Indiana Jones might be the worst hero of all time. I adore the movies — what kind of killjoy doesn’t love the non-stop action and over-the-top adventure? People bitched and moaned when Indiana Jones “nuked the fridge” in Kingdom of the Crystal Skull, but I reveled in it. How can you hold the atomic fridge against him? Ridiculous action sequences are exactly why we fell in love with Indiana Jones in the first place. And yet, there’s something unsettling wrong about the series.
The big issue for me is that there are not actually four Indiana Jones movies. There are only two. Raiders of the Lost Ark, The Last Crusade, and Kingdom of the Crystal Skull are actually the same movie made three different times. Think about how they end. Indiana Jones loses and the bad guys get what they came for, but the thing they came for turns out to be a horribly ironic punishment. The ark kills all the Nazis, the holy grail kills all the Nazis, and the crystal skull kills all the Communists. The only way Jones beats the bad guys in the end is by being just a little bit crap and failing to save the day. He gets saved in each movie by some bit of deus ex machina.
We loved that ending once. We even loved it twice. But I suspect the reason people came away from Crystal Skull feeling let down was not because it was a bad movie, but because they’d seen it two times already. If you’re inclined to let George Lucas get away with this bit of hoodoo, consider the fact that the movies would have ended the exact same way if Indiana Jones had not even been in them. In fact if Jones had let the Nazis have the ark in Raiders, Hitler would have been killed before the Second World War even started. Thanks a bundle, Indy. But this is a big issue. If your protagonist is essentially useless, you have a very serious narrative problem.
Because the other movies are stuck with sucky endings, I have to give credit to The Temple of Doom for being what it is — the second and last new Indiana Jones movie. It is the only one where Jones actually saves the day. The movie ends with him and Mola Ram, the sacrificial priest, dangling over a precipice and fighting over the three magic stones. Jones casts an incantation that makes the stones red hot, sending two of them tumbling into the gorge. Mola Ram attempts to grab the last one, but it burns him and he falls, leaving Indy to snatch up the last stone and return it to its owners. Hooray for Indy! It’s the first and last time he actually beats the bad guys.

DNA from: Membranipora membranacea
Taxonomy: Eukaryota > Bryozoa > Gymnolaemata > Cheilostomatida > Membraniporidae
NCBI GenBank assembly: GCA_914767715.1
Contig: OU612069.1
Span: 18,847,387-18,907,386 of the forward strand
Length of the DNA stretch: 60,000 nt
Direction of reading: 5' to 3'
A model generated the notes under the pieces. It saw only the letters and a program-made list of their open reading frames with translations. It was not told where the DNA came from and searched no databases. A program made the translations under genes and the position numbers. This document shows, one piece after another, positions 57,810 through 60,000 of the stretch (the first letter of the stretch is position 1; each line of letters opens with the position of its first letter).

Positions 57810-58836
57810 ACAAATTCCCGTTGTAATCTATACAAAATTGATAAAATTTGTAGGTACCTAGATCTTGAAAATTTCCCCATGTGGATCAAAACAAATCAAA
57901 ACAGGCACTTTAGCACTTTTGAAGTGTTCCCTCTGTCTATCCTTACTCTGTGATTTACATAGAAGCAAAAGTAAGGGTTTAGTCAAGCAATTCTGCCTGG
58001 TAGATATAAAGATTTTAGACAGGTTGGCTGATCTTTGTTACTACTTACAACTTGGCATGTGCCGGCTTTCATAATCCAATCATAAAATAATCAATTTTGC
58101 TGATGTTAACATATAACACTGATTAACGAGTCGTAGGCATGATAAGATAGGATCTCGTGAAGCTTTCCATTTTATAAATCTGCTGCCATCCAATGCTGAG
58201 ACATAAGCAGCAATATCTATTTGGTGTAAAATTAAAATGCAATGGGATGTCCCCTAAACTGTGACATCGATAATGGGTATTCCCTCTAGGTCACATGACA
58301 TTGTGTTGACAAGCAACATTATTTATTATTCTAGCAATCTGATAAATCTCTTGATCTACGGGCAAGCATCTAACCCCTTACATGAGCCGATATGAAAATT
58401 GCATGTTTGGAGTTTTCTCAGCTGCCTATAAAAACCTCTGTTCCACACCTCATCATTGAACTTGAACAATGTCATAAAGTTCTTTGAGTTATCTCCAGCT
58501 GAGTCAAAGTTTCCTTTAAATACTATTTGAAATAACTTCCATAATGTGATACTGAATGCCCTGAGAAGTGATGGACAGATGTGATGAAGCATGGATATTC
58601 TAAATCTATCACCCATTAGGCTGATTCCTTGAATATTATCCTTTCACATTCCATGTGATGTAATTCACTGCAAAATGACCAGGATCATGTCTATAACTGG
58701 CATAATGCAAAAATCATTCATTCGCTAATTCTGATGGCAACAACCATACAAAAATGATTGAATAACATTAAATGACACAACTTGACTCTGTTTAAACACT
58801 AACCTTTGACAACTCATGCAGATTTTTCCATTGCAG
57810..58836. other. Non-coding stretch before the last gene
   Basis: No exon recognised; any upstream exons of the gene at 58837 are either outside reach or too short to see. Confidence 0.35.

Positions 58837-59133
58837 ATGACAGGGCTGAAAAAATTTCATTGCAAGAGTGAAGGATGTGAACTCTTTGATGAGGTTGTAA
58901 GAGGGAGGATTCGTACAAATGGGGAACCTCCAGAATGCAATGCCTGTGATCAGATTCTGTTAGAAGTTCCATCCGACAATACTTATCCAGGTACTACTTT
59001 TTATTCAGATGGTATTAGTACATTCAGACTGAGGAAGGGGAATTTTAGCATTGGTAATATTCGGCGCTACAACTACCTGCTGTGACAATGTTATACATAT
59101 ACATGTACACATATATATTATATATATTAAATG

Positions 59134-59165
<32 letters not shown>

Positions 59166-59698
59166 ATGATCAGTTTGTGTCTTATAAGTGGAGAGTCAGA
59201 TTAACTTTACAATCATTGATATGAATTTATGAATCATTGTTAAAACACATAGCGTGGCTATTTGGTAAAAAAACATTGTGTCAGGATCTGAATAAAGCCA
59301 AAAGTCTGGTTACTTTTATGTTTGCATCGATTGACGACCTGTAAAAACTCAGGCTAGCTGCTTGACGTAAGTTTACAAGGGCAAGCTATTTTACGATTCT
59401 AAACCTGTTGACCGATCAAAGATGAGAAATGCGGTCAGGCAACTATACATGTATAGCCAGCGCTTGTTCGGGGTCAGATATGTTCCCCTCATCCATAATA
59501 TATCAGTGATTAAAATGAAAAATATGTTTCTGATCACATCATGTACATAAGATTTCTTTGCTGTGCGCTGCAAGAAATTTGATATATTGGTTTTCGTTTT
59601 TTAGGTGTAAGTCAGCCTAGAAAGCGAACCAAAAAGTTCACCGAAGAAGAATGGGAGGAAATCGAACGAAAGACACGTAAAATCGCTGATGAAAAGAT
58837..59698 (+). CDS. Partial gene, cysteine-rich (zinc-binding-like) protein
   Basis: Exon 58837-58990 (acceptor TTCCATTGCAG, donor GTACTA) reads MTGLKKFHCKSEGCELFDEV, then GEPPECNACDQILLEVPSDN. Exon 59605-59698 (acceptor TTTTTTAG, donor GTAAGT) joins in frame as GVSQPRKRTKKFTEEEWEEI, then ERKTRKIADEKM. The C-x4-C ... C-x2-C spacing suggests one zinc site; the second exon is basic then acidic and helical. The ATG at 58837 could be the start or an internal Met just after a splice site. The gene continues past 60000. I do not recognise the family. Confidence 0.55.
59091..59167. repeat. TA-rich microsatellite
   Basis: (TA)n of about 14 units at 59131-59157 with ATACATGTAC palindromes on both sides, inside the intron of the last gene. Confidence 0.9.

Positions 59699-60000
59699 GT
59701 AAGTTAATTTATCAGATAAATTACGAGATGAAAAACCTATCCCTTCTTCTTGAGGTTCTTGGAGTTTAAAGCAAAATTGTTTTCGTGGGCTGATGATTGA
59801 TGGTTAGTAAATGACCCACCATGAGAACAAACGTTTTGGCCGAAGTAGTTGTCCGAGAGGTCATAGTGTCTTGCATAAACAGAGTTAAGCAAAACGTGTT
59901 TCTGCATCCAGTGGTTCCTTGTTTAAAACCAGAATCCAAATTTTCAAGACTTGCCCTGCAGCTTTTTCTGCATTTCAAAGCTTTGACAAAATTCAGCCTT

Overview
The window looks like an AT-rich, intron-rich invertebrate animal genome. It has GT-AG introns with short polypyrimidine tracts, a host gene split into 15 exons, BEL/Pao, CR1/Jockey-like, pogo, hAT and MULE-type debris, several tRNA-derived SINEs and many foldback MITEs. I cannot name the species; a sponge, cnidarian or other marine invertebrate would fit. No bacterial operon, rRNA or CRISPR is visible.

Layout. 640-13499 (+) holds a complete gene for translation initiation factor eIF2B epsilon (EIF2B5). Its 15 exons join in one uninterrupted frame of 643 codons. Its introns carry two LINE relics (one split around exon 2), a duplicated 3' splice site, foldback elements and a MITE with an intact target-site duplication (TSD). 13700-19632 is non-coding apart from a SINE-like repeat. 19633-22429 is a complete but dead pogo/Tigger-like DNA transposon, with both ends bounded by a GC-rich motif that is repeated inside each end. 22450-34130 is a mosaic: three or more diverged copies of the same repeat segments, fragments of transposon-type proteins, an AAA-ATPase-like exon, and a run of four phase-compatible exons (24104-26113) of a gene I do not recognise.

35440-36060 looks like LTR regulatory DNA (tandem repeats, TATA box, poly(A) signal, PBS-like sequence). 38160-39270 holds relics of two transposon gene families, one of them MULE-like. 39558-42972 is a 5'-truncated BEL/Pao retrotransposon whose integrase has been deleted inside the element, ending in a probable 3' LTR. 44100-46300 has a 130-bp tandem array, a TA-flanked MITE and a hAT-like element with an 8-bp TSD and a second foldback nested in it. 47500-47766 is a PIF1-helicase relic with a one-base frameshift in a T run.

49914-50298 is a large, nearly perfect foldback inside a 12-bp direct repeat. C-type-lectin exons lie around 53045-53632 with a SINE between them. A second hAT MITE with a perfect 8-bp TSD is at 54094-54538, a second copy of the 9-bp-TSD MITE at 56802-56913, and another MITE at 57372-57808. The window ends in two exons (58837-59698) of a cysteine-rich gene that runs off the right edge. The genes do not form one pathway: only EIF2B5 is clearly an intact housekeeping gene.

The endings aren’t the only thing amiss in the Indiana Jones movies — and I hate to say it, but the bulk of these problems have to be laid at George Lucas’ feet. Lucas loves a comic relief character, but is monumentally crap at doing them. He got away with it once with C-3PO as the much-loved comic relief character from the Star Wars movies. But give C-3PO a lick of fresh paint and suddenly you have Jar Jar Binks, one of the most reviled characters in modern cinema. Nobody could stand just how annoying he was. Give him another lick of paint and you have Willie, the ditzy night-club singer from Temple of Doom. George Lucas, nobody likes your complainy, prissy, slapstick characters. Please stop doing them.
Perhaps more seriously, though, Lucas also has a real problem with racism. Every foreign character in Indiana Jones movies falls into some kind of horrible colonial stereotype, most often being shown as bad guys but also fulfilling the roles of comedy or mystical characters. The French, Germans, and Russians are common bogeys, but we’ve also got Chinese gangsters and devil-worshiping Indians in Temple of Doom, and some generically nasty fez-wearing Middle Eastern types in Last Crusade. The only nice foreigners in these movies are the starving Indian villagers in Temple of Doom, who slot neatly into the role of wise mystics (because all old, white-haired Indian men are wise and mystical), and Jones’ Chinese sidekick Short Round, who only seems to be there because of his comedy accent. The same kinds of accusations were leveled against Lucas over the new Star Wars movies. Read a book on Post-Colonialism, George Lucas. You can’t keep saying this kind of thing.
Much as I dislike Willie and Short Round, the sidekicks in Temple of Doom, they actually count in the narrative’s favor. They might suck as characters, but both Willie and Short Round actually do stuff in this movie, like saving Jones’ life and helping defeat the bad guys. They’re not just window dressing, and Lucas deserves some credit for giving them real things to do. This is the only Indiana Jones movie where the characters influence the outcome, which means that technically it’s the best of the four.
But is Temple of Doom really the best Indiana Jones movie? It’s a tough call. I’m not sure I could even name my own favorite, let alone decide that one movie is better than all the others. Because we don’t watch Indiana Jones for the narrative. God knows, you’d have to be brain-dead to think that any of the movies has any plot. The reason we watch Indiana Jones is because of the action and the adventure. They are fun movies, but that doesn’t mean the fun can stand alone. If it could, people would have loved Crystal Skull. Even if they’re not the main features of a movie, you have to have a foundation of plot and character to support the rest. You might get away with it once or twice, but sooner or later you get stuck in a rut, making the same movie over and over again. Even after a 20-year break Lucas couldn’t come up with a new story for Indiana Jones. He’s playing our favorite song, but he’s been playing it for 30 years now. It’s getting old.
I would never want to retire Indiana Jones because I love the movies so much. But how about we give him something new to do, huh?